True or False?

12 Responses to “If I had a copy of the Talmud I would know everything there is to know about Judaism right?”

  • Vinny the Virus:


  • Umilik:


    The Talmud is a man made book with values on life.

    The T’nach is the book they believe comes from God.

  • Theophilous:

    Just owning a book does not automatically grant wisdom or knowledge. But it could be a good start.

    Try reading it. When you have questions, come back.

  • PastorsRUs:

    False. You would know what some scholars think about Judaism.

  • Zvi:


    First of all, owning a copy of the Talmud doesn’t mean you have read it, and just reading it requires you know both Hebrew and Aramaic. There are translations (and some are on line), but they are of less than perfect accuracy.

    Second, the Talmud is about 20 volumes, and is VERY heavy reading. People spend a lifetime studying it, and still do not claim to understand it all. Generally, one learns Talmud with a partner, so the different aspects can be discussed in detail.

    Third, though the Talmud is consider the last divinely inspired text, there are plenty of authoritative texts and commentators since then (for example, the Shulchan Aruch, Rashi) which explain the Talmud. And, of course, there are explanations of the explanations.

    So the answer to your question is without a doubt – false.

  • Tumpet1:

    No one is ever going to know everything there is to know about Judaism. Judaism is a centuries old religious practice that has at one point spread all over the world (not at once, but Jewish people have gotten around since Judaism has been created) you, nor anyone else, is ever going to know EVERYTHING there is to know about Judaism.

  • Cindy:

    Well, first you’d need to read and understand and remember it. And then you’d have to go on and read all the other classical and sacred Jewish literature, live as a Jew among Jews, speak the language, and so on. Actually, I’m pretty sure no one but God knows everything there is to know about anything

  • Ami:

    You’d have some of the Torah, but not all of it. The Oral Torah is contained in the Mishnah, which is part of the Talmud, along with the Gemora, which is rabbinical commentary on Torah. The Written Torah is the first five books in the Tanakh, an acronym for the three parts of the Hebrew Bible (the Torah “Teaching,” the Nevi’im “Prophets,” and Ketuvim “Writings”).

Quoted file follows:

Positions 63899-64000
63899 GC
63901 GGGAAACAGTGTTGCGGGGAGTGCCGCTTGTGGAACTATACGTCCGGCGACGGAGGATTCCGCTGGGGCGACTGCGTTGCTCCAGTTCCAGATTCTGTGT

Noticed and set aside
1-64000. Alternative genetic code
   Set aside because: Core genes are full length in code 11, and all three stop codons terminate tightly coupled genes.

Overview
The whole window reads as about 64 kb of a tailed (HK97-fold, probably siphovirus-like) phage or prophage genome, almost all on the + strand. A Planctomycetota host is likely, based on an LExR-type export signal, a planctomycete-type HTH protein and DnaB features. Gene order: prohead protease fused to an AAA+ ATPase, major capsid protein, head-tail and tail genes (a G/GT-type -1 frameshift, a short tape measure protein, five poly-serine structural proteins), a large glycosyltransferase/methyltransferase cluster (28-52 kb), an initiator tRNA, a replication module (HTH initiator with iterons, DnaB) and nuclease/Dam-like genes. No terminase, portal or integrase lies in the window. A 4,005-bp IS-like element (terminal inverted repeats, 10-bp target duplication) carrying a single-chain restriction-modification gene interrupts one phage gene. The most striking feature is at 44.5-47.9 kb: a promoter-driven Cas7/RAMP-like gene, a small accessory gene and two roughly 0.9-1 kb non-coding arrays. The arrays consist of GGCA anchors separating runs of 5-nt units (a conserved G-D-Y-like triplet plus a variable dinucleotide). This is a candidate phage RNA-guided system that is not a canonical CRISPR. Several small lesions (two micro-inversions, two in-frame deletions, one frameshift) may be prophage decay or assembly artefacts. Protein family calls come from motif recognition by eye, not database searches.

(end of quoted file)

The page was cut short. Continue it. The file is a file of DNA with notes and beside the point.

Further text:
You also wouldn’t know how halakha (Jewish religious law) is put into practice. You’d need a legal code like the Shulkhan Arukh for that.

    And then there’s also Kabbalah, which is derived from the sod (secret) interpretation of Torah, but you need to have Kabbalistic works to understand that (like the Sefer Yetzirah and the Zohar).

  • Wayne T:

    No; you would have to read it, and it would take you a long time to do that.

  • Feivel:

    Absoutely false. I have a copy of the book of mormon but I know very little about mormanism.
    I have both the Jerusalem and Babylonian Talmud (the sets) and I can die at 120 and not know everything there is to know about the Talmud or Judaism and I study it everyday. So even if the question were to be “I have a copy of the Talmud and I study it everyday”, the answer would still be “no”.

  • Dean:


    For starters, a lot of people can’t just simply read the Talmud and then UNDERSTAND IT. It’s a very complex book, and there are many other things about Judaism that aren’t recorded in the Talmud that have happened in Jewish though. Since the Talmud is over a thousand of years old, this is to be expected.

  • The angels have the phone box.:

    I’ll be kind and assume that by ‘having a copy’ you mean actually using it.

    To understand this massive compendium, you’ll have to devote pretty much the rest of your life to reading it, the texts it draws on and countless generations of commentaries. Oh, and you’ll need to become fluent in Hebrew and understand plenty of Aramaic.

    You still won’t understand ‘everything there is to know about Judaism’, but you might have made a decent start.

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